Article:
Avak Kahvejian:

Definitely. most definitely. Now, obviously there, it, it, there’s some uniformity to it in that world. We’re kind of a worldwide community or worldwide tribe of scientists. So many, many of the people coming here come with, again, advanced degrees in, in the Biosciences and have been trained by top academic institutions throughout the world. But at the same time, everyone’s coming with a diverse training with diverse background and bringing new perspectives to, to, to tackling the, the big challenges that we’re trying to tackle. These are not easy problems to, to solve. These are not simply building something in a very predetermined way, in a very a predictable way. There is a lot of uncertainty to what we do in every single endeavor in biotech, virtually every single one. There’s a lot of serendipity involved. A lot of problem solving required a lot of creativity and ingenuity required perpetually and without diverse opinions, diverse backgrounds, interdisciplinary problem solving, we wouldn’t achieve half of what we we achieve. So definitely we need, we need, we need the world applied to, to, to these problems, not just a small group of people or a small group of uniform people to tackle them.

Denzil Mohammed:

And the proof is literally all around you in Cambridge, Moderna, Pfizer companies that are founded by people from all over the place, including the United States. And we have these vaccines. We have these therapeutics, we have, we are advancing our technologies. The data show clearly that immigrants are more likely to study and work in stem. This is just, this is just how it is. And therefore, you know, there’s a great value of H1B, foreign trained workers in the us who are in the stem in stem industries. If you were to give us a suggestion, like, what do you think should be done in the us to address the shortage of American stem workers?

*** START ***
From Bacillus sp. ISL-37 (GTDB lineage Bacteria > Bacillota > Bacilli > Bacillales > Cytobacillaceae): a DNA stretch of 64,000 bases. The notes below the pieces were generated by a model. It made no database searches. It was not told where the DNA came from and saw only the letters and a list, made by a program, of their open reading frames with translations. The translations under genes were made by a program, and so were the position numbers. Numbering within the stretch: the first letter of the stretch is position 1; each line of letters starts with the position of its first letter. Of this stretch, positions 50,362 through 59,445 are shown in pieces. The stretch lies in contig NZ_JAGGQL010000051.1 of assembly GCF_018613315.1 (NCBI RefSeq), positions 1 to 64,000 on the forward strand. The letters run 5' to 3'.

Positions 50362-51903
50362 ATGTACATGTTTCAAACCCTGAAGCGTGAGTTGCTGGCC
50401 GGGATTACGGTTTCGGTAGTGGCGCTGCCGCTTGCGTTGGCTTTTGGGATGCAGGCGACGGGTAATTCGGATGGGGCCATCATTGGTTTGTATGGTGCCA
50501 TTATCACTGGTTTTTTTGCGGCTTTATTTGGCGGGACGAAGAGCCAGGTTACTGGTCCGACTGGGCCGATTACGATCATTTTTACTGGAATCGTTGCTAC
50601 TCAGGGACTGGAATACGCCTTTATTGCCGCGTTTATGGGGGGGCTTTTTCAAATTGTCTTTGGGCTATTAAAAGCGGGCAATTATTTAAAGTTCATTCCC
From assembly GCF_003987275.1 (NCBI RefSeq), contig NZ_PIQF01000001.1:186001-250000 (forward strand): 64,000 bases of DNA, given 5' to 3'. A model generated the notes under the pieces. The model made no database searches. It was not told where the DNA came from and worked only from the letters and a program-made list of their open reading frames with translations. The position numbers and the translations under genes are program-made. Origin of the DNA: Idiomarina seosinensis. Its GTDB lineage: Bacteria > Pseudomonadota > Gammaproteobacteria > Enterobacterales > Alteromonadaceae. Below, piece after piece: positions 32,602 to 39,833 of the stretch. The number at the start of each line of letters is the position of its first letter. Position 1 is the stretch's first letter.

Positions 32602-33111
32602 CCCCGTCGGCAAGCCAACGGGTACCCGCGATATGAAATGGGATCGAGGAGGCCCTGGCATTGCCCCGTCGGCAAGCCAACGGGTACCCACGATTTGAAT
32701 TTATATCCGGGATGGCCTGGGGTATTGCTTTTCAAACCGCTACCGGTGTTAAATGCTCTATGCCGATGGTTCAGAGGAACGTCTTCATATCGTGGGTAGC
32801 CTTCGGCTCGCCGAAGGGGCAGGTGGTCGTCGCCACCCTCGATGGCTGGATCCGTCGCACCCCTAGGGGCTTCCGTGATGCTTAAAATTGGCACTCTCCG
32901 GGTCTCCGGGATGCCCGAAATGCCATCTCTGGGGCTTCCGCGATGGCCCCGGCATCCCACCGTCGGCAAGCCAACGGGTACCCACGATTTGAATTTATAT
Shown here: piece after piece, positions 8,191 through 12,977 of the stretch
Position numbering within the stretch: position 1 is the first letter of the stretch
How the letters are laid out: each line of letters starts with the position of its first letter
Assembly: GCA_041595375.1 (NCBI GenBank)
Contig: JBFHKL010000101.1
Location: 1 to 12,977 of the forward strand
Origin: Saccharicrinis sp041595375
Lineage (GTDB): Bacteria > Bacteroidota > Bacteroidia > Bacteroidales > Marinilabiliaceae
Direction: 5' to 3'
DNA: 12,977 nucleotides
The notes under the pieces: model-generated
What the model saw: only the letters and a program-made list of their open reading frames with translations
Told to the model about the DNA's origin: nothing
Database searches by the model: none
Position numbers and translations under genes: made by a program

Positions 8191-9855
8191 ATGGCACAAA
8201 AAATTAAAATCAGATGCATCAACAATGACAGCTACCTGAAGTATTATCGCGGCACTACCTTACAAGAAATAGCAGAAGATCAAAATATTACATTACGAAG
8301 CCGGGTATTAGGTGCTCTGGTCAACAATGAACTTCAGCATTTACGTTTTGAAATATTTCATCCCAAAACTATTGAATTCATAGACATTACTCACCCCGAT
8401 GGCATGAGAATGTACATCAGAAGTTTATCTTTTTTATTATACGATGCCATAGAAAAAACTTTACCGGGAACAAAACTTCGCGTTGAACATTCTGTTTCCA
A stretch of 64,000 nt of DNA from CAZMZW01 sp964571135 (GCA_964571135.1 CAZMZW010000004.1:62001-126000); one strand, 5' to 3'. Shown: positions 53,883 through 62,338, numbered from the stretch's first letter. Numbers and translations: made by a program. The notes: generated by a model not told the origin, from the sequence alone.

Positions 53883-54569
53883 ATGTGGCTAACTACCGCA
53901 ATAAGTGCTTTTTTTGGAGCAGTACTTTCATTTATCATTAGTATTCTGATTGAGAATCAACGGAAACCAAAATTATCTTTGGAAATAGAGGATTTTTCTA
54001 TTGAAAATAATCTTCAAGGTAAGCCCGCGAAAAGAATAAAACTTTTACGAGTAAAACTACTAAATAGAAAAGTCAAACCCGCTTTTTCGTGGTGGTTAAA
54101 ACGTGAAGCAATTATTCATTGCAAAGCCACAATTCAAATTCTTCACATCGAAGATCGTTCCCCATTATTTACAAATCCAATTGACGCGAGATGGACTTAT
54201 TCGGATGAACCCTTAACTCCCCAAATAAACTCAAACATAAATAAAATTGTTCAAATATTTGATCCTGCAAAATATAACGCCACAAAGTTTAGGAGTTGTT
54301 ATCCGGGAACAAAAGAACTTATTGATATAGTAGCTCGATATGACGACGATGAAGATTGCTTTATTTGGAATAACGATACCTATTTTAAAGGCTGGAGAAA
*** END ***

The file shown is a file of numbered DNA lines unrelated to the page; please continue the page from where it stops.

Avak Kahvejian:

We definitely need to make it easier for scientists to come here and to work here because it, it, it can only enrich the intellectual diversity. It can only accelerate the advancement of knowledge and and innovation that we are, are really striving for. And, and as we saw with the pandemic innovation invention and, and advanced advanced technologies are what’s going to help human man overcome major challenges. And, and we can’t sit still. So we’ve experienced the difficulty in bringing scientists from other other countries, even though they have advanced degrees, even though they’ve even demonstrated an and a willingness to come here and contribute. And I, and those barriers have to be those barriers have to come down for sure,

Denzil Mohammed: